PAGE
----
PART 2 - MODERATING THE BIOSCI/bionet NEWSGROUPS

Mike Cherry cherry at stout.Stanford.EDU
Sat Feb 25 14:54:20 EST 1995


In article <3ikl5s$i3v at decaxp.harvard.edu>,
Keith Robison <robison at lipid.harvard.edu> wrote:
>You could invert the approach -- simply have a list of offending
>addressess which cannot post.  Of course, most of the "spamming"
>seems to be of the one-shot, hit-and-run variety, but the only
>conceivable mechanism capable of dealing with that is human
>intervention.

I don't agree.  Most of the "problem" messages are necessarily a one
time thing.  Its all those people who have just heard of bionet that
try to figure out what to do and post a subscribe message.  The
spammers are generally from all over the place.

D. Kristofferson <biosci-help at net.bio.net> wrote:
>: the registration process via an e-mail server, then they should also
>: be able to subscribe correctly to the newsgroups.  If they can't do
>: either, then they would have to seek help at the tech support
>: addresses.

I'm not sure that I see this whole registration/moderation scheme as a
good thing.  I fear that it will simply restrict, or at least create
an unnecessary difficulty to, those that want to post a message.
There are already lots of lurkers on the lists, those that only read.
If more and more people are moving to news readers then it will be a
little strange to require someone to first e-mail a message to
register themselves.

D. Kristofferson <biosci-help at net.bio.net> wrote:
>: On the other hand, the registration process could be more stringent,
>: requiring users to actually give some kind of proof that they were, in
>: fact, researchers, and not just curiosity seekers.  This topic could
>: be the subject of intense debate, I'm sure 8-).

I do not agree at all the we should be limiting the posting for
high-school and undergraduates as others have suggested.  This is
obviously the wrong direction an scientific/education open list should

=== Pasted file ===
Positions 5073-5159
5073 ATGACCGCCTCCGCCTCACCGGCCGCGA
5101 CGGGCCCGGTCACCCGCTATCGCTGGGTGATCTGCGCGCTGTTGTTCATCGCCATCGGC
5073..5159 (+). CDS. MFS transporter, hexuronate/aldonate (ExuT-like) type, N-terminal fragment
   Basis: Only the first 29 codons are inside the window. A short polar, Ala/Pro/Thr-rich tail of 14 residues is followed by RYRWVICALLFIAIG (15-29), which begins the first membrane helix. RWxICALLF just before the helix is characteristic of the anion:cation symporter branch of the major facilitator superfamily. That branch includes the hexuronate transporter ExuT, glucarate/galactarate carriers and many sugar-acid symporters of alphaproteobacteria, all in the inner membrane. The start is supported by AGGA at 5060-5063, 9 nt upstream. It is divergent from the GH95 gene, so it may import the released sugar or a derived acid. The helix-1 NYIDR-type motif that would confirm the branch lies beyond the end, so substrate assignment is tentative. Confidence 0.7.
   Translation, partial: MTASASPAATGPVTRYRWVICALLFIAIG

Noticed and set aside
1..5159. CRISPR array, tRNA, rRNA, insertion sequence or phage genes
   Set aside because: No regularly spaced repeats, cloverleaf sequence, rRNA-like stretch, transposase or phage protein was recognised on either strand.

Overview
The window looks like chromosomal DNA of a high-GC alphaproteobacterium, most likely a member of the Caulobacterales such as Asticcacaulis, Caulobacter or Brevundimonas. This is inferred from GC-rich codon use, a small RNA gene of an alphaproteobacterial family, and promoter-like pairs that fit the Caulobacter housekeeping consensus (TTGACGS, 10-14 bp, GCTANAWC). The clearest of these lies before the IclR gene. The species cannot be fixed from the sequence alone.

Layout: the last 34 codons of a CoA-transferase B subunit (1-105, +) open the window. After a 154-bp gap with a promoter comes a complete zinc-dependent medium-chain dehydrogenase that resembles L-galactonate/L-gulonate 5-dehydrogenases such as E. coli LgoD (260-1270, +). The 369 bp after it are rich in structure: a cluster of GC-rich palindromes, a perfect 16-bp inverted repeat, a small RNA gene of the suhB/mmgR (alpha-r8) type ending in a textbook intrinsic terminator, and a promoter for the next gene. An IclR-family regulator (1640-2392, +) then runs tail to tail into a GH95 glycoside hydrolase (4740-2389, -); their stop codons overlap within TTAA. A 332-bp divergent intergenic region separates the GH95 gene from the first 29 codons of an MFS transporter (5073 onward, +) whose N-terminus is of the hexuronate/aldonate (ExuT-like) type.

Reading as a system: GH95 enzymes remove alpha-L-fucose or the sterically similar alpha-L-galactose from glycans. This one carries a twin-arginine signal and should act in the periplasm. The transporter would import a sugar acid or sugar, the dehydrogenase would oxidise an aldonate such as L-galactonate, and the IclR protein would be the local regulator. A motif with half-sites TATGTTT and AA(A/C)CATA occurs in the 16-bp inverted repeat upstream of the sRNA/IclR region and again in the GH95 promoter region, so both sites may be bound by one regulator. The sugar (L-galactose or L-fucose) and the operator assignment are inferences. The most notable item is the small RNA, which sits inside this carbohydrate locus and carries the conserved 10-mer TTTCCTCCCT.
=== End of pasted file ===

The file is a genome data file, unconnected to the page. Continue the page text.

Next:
take.

I do agree that the whole news system needs to be dropped and a new
system used.  The whole system is more or less as it was 15 years ago
when there were only a couple hundred newsgroups.  I'm not sure what
the system will be but I feel it should include less focus on
particular news groups and more on automatic keyword/content
searching.  Something like the neighboring used in Medline.  The
system should also be general enough that small groups can be formed
to share ideas without the intervention of a news admin.  This will
clearly require big changes and may just be wishful thinking.

I think a big part of the problem is the number of messages that
appear.  Scanning the subjects is not always that helpful, you still
want to read the message.  Then if there is a problem that you can
answer you need to take the time for that.  Many people are still just
trying to get up to speed with e-mail.  Using a news reader helps but
it is a different program than they are already using.  Generally
people know of bionet but it is just something else that would be nice
to read There is a pile of journals that they should be reading too.
People are just too busy and adding one more thing that they need to
do is difficult.  Nothing new here just the same old problems that
have always been talked about on bionet.

So to bring this to a rambling end.  If the purpose is to make bionet
easier for those that will take the extra effort to jump throw
whatever hoops are put up, then the registration is okay.  However, I
assume the point is to attempt to make bionet more accessible and
interesting to the general scientist, not just the current group.  I
don't necessarily see the registration/moderation as doing that.
Clearly my arguments suggest that the purpose of bionet should be
refocused and maybe not pretend to be an open environment if that is
not the purpose.  Unfortunately, I think the biggest problems are not
solvable with the current usenet environment.

Mike



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